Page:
This is the first of several interviews from fall of 2010 that I will document.
The Microsoft Software Development Engineer Interview is hard. While no interview process is perfect, they do a lot of things right in terms of setting a high bar, as well as showing off what the company has to offer. It is exactly what you’d expect from a world-class software company that has fairly high standards for engineers.
Engineering candidates are always subjected to a phone screen before being flown in. However, I had an offer from Amazon.com and happened to be in the area, so I tried to set up an interview immediately to avoid having to fly out again. Microsoft initially refused, quoting their standard procedure, but then inexplicably reversed its position the next day.
In general, Microsoft arranges travel and a (very nice) hotel, and reimburses meals generously — up to $75 per day.
The Microsoft campus resembles that of a university, with a few differences. Free soft drinks (and to a lesser degree, snacks) abound. Hybrid buses and Priuses shuttle employees around. Security is also very tight, although I never got the sense that it was overbearing as with government contractors.
The interview process itself is very well organized and structured. Candidate shuttles take you directly from building to building on demand. For the most part, everything went smoothly (except a snowstorm cancelled all cab service before I returned to my hotel, but that is not Microsoft’s fault).
Interview the First
My first interview was in the office of a principal engineer lead. The question was to code an algorithm to draw a circle. Of course, the general equation is x2 + y2 = r2. My first attempt was to do the following: set x = -r, and then continually increment x until it was equal to r. At each step, use the equation to calculate the value of y given x, and then plot it. This gives a semi-circle. I observed that since a circle is symmetrical, I could simply draw the other half of the circle by reversing the y axis. However, this wasn’t fast enough, so I was forced to rethink my algorithm. It turns out that a circle is also symmetrical along the y axis, so I only needed to calculate a single quadrant of the circle, and could simply mirror along the x and y axes. This was still not fast enough for my interviewer.
After a carefully placed hint, I realized that a quarter circle is actually symmetrical as well – so that only 1/8 of the circle needs to be calculated. The rest of the interview consisted of me refining the algorithm — namely, accounting for any gaps that might appear in my circle (which can be fixed by taking into the account the slope of the line that is being plotted and choosing to either use x or y as the given).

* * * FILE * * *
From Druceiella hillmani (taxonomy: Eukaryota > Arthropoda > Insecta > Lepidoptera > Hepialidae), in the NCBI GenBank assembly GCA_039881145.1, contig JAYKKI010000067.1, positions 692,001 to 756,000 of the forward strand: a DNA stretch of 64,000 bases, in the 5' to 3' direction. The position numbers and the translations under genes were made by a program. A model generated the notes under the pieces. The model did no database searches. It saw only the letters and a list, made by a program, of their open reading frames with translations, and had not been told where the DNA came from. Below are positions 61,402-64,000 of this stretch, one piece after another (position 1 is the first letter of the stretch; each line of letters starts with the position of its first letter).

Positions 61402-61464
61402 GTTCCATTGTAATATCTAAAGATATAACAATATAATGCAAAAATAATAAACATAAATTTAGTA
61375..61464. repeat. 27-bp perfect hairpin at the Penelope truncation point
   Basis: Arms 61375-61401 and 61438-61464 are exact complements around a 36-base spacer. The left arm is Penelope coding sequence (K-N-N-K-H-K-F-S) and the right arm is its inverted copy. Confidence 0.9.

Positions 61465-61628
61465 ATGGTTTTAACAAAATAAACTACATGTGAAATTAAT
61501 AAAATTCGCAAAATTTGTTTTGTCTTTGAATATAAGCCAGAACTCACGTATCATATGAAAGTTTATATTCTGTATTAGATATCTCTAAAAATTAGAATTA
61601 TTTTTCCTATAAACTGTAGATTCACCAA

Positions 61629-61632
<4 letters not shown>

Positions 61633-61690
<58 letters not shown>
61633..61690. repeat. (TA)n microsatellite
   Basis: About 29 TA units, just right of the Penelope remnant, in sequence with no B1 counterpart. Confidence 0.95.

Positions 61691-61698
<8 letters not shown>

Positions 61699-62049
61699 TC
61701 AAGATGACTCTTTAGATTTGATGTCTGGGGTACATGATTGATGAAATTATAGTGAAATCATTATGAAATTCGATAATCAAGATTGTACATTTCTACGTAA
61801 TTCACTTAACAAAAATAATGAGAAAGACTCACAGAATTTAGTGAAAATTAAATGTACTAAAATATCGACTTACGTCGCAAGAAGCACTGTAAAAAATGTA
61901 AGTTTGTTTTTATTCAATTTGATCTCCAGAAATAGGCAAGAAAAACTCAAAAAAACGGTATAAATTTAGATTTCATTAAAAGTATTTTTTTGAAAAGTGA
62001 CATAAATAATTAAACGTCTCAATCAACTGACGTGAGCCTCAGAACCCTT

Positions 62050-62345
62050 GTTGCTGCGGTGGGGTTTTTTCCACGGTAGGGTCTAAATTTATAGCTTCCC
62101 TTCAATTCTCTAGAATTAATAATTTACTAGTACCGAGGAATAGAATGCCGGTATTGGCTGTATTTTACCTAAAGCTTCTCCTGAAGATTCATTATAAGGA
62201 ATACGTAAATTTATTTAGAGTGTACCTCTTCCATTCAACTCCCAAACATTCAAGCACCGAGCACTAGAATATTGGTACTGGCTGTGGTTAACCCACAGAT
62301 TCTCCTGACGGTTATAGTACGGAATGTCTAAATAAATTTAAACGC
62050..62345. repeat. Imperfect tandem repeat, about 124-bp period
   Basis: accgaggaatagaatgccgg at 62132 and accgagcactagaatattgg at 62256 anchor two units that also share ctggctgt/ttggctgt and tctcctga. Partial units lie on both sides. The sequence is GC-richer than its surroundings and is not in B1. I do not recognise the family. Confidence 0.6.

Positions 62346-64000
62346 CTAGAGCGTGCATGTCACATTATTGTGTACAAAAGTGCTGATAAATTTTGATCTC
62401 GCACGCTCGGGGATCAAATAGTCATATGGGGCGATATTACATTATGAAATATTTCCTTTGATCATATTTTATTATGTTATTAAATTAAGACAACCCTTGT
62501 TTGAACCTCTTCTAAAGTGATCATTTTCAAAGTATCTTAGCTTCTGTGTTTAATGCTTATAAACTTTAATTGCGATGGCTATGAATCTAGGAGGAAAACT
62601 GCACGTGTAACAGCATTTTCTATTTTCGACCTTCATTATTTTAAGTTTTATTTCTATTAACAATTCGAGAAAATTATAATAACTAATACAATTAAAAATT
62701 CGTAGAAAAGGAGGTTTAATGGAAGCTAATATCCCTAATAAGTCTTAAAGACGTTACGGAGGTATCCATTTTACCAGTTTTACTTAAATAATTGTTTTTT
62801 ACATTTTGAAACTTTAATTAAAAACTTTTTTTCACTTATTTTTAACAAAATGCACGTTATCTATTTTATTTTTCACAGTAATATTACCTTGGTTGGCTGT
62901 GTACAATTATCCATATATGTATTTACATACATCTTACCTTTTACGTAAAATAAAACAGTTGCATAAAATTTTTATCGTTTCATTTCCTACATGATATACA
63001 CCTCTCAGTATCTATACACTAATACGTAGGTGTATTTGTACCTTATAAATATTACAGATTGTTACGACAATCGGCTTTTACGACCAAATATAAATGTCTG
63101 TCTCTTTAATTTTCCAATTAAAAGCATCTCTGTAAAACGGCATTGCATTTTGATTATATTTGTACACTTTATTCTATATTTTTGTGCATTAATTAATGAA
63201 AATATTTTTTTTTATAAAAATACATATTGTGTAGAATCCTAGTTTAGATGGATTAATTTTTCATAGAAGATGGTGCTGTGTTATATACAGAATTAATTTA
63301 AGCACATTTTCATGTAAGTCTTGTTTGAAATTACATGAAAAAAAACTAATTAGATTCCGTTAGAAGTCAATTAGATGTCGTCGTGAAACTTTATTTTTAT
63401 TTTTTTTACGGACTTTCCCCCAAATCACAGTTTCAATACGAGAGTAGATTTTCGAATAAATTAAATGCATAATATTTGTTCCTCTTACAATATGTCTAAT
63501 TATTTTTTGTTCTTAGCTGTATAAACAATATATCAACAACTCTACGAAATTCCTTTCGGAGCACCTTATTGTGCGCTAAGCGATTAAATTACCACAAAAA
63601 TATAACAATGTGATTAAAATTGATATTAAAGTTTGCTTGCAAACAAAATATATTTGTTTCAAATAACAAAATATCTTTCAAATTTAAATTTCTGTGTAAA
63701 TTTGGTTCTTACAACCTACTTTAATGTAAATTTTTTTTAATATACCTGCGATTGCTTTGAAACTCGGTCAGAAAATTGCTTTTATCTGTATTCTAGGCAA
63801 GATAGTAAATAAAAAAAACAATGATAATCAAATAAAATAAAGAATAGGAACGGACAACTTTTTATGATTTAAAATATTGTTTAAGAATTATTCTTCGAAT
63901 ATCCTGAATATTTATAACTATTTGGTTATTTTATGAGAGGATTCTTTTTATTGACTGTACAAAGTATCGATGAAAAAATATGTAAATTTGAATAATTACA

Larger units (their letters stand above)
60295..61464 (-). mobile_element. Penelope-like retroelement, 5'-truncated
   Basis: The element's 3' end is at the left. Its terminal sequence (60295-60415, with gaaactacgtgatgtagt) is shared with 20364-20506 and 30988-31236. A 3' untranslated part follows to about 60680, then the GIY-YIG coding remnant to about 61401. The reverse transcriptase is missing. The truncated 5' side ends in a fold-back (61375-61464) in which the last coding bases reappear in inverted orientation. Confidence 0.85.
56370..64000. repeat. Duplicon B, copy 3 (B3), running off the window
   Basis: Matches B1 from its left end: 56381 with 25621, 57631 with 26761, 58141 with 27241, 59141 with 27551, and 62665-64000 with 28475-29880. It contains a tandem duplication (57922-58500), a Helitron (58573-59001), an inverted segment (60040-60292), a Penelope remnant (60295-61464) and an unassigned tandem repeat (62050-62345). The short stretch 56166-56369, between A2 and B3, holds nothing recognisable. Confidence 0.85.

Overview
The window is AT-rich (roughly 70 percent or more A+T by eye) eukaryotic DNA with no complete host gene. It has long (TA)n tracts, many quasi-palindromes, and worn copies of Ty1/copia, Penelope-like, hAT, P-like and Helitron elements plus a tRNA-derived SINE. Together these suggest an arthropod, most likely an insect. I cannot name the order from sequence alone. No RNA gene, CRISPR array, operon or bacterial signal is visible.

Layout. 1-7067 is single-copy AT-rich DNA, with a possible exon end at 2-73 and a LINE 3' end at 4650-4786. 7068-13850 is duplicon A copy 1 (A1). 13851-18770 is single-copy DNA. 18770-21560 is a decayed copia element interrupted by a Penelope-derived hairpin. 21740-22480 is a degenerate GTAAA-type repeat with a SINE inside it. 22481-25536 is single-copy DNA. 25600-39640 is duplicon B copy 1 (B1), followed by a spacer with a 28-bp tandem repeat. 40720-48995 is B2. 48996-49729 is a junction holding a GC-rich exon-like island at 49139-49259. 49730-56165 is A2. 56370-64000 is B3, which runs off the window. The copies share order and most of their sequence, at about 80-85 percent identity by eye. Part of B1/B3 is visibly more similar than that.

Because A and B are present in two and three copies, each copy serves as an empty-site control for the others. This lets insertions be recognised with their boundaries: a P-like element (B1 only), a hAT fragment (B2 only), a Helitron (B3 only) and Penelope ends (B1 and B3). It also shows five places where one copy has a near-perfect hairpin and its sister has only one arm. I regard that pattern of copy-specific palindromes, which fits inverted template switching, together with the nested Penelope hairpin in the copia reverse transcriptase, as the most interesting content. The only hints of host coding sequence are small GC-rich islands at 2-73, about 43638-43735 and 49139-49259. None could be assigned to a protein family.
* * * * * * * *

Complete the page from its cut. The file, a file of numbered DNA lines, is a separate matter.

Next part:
Interview the Second
My second interview was about sorting a large list of numbers in linear time. This was a fairly standard problem with the additional constraint of a very small amount of working memory: 4KB. The problem was further qualified: numbers can only be between 0 and 30,000, and no number appears more than once. Given these constraints, I was able to come up with a simple algorithm: first, allocate a large binary array where the index of the array corresponded to the existence of a number. Then, for each number in the unsorted list, I would set the corresponding array index to the ‘on’ position. Then returning the sorted results is simply a matter of traversing the array and finding the ‘on’ elements.
I was tasked with implementing this solution in workable code, and told that the smallest denomination available was a byte. So I created a byte array and used bit-shifting to calculate and set the bits correctly (with each element in the array representing 8 numbers). The final solution requires O(n+m) time, where n is the size of the unsorted list and m is the size of the dictionary (in this case, 30,000).
Then, in the spirit of progressively making a hard problem harder: I was told to sort the list with 2KB of memory. This means the range of all possible numbers cannot be enumerated in memory, since 30,000 bits requires just under 4KB to store. The solution to this required a bit of trickery: preprocess the unsorted list into two partitions: the first half to contain only numbers 0-14,999, and the second 15,000-30,000. This can be done in linear time (with respect to the list size) using two pointers on either end of the list: it is the same as the partition algorithm in quicksort where the pivot is the middle of the dictionary. Then process each sublist using the exact same algorithm I described above, paging in and out as needed to stay within 2KB of memory. This can be applied recursively to sort a list in 1KB of memory, etc.
Interview the Third
My third interview was over lunch. This one was more theoretical in nature, asking basic operating system fundamentals:
Q: What is the difference between a thread and a process?